- the visual, auditory, and textual components of the interaction, including the resulting degrees of anonymity, intimacy, disinhibition, and transference, as well as the resulting emphasis on cognitive (text) and emotional (sensory) processes

- the imaginary and fantasy-driven aspects of the therapeutic encounter, including the ability to tap the unconscious dynamics associated with these aspects

- the degree of human presence and invisibility, including the power to automate some or all of the therapeutic interaction

- the client's access to online information and resources

- the development of a therapeutic "virtual" self by creating personal web pages and autobiographical journals
- the flexible ability to create unique types of group experiences

Keeping in mind the pros and cons of different communication channels, the therapeutic question then becomes what types of channels and resources might work best for a particular client with a particular problem. What COMBINATION of channels and resources might work best for a person? What SEQUENCE?

There are numerous ways the various dimensional elements can be combined and sequenced in order to design therapeutic environments that address the needs of clients. People who can benefit from intensive depth psychotherapy (e.g., those who are higher functioning, educated, and artistically-inclined) may fare well in rich imaginary and fantasy-driven scenarios, coordinated with a text-based evaluating and processing of the experience. Trauma that needs to be mastered gradually can begin with text-based explorations, then slowly incorporating actual sensory recreations to assist in the assimilation of the trauma. Some therapies (e.g., EMDR) also may invent imaginary text and/or sensory resources to counteract the trauma. Developing the social skills needed to mastering specific difficult interpersonal situations can progress from imaginary/automated/asynchronous scripted role plays with minimal sensory cues (and perhaps an invisible therapist to evaluate and coach) to more challenging spontaneous role plays that are synchronous, interpersonal, and sensory enriched. In order to grapple with issues about intimacy and interpersonal anxiety, schizoid and socially phobic clients may benefit from a therapy that begins with encounters that are text-based, asynchronous, and perhaps even automated - then moves towards more synchronous, sensory, present, and ultimately in-person encounters.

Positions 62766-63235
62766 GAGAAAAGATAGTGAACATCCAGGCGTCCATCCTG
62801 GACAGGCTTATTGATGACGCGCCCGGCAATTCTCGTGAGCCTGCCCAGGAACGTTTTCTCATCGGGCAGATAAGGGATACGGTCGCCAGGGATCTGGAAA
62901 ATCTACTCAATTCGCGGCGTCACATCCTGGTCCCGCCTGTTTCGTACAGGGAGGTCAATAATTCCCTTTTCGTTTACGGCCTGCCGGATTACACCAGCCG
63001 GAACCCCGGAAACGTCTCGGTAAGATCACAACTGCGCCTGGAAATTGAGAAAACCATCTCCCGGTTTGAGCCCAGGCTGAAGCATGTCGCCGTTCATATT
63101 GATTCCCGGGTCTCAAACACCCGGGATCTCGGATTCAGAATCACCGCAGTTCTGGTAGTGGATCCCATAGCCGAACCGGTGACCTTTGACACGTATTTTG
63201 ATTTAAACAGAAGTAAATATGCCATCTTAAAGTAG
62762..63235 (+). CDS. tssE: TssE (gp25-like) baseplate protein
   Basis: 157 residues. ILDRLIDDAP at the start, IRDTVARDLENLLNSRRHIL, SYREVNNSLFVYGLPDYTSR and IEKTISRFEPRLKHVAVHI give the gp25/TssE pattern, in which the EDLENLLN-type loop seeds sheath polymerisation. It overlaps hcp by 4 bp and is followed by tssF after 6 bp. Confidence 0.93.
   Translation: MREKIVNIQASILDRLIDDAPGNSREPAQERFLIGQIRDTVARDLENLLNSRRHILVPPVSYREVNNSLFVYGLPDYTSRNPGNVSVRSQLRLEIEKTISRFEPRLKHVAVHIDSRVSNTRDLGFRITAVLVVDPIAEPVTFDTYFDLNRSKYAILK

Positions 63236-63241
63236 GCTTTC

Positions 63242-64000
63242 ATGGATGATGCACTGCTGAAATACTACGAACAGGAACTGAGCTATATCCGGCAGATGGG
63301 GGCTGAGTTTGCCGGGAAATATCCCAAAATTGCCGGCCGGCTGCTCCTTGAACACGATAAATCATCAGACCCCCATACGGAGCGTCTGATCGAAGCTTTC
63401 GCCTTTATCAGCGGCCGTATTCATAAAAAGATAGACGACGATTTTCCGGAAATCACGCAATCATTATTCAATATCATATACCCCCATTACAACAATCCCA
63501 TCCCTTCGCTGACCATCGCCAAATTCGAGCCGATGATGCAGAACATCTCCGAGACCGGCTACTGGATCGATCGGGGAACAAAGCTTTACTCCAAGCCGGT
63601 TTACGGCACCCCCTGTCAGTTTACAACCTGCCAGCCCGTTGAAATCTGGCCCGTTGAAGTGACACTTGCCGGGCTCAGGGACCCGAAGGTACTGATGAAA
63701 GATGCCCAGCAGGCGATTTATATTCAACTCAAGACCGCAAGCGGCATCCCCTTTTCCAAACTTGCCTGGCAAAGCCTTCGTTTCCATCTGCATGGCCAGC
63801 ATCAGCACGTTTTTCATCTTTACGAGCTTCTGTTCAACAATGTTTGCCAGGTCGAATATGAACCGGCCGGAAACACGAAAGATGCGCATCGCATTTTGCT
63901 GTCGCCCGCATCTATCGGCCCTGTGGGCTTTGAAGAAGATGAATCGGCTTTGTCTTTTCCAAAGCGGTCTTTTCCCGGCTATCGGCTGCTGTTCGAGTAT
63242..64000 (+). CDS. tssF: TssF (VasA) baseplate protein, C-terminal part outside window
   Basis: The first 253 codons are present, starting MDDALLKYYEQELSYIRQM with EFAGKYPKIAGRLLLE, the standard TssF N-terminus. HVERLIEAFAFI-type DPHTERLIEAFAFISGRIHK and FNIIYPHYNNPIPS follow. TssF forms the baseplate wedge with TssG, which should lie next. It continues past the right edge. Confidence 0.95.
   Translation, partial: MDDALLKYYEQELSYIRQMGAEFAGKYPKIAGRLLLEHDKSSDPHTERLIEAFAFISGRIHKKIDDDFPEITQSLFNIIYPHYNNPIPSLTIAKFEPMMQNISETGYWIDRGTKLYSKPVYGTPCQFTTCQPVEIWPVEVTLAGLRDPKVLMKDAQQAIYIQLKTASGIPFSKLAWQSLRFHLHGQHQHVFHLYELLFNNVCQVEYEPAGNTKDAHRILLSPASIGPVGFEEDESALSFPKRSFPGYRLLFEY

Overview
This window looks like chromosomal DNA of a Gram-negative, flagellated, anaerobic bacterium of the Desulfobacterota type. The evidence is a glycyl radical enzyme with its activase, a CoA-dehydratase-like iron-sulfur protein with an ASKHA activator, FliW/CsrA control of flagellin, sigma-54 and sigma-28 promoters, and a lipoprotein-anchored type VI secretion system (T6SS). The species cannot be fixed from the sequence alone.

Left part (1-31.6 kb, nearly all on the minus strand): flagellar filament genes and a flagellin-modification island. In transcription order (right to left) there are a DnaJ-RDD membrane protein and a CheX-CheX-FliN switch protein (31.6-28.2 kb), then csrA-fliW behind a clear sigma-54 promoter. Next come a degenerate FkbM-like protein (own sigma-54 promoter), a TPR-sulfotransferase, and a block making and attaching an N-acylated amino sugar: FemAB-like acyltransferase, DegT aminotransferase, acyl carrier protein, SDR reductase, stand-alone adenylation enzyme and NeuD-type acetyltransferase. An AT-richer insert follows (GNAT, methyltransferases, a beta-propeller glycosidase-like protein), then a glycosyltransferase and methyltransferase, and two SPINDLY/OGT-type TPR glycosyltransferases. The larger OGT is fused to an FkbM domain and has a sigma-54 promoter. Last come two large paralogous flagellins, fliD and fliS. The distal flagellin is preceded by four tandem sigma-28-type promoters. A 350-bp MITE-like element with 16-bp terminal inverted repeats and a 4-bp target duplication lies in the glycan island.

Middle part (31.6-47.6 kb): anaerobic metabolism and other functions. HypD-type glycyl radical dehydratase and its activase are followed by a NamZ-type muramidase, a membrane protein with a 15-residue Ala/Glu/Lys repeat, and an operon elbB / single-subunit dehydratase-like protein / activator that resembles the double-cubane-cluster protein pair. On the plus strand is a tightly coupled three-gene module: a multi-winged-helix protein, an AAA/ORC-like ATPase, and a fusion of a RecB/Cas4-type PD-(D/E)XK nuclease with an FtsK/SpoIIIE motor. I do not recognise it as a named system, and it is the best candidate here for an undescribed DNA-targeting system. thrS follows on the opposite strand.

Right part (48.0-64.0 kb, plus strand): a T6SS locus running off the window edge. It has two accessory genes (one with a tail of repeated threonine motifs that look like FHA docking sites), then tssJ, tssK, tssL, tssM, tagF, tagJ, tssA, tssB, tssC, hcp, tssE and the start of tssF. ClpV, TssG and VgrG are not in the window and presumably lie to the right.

Integrated cybertherapy packages that combine many features of online environments - a "multimedia cybertherapy" - may be the strategy of choice for some clients. Encouraging clients to work with a variety of modalities and resources, including those they prefer as well as those that seem alien to them, can help pinpoint the strengths and weaknesses in their cognitive and social development. Examining the transition between different channels along with continued work within a non-preferred channel may lead to self-insight and the development of new psychological skills. Effective strategies for integration may be the key to cybertherapy.

My colleague Michael Fenichel often speaks about "fit" in psychotherapy. Traditionally, this refers to the effective match between the client and the style of psychotherapy, and between the personalities of the client and therapist. In cybertherapy we also will need to address the degree of fit between the client and the online environment. Where do we begin the therapeutic work and into which environments do we later move? The first step in answering this question is knowing what environments and resources the clinician can offer. In this article, I've touched on some of the many possibilities:

- f2f meetings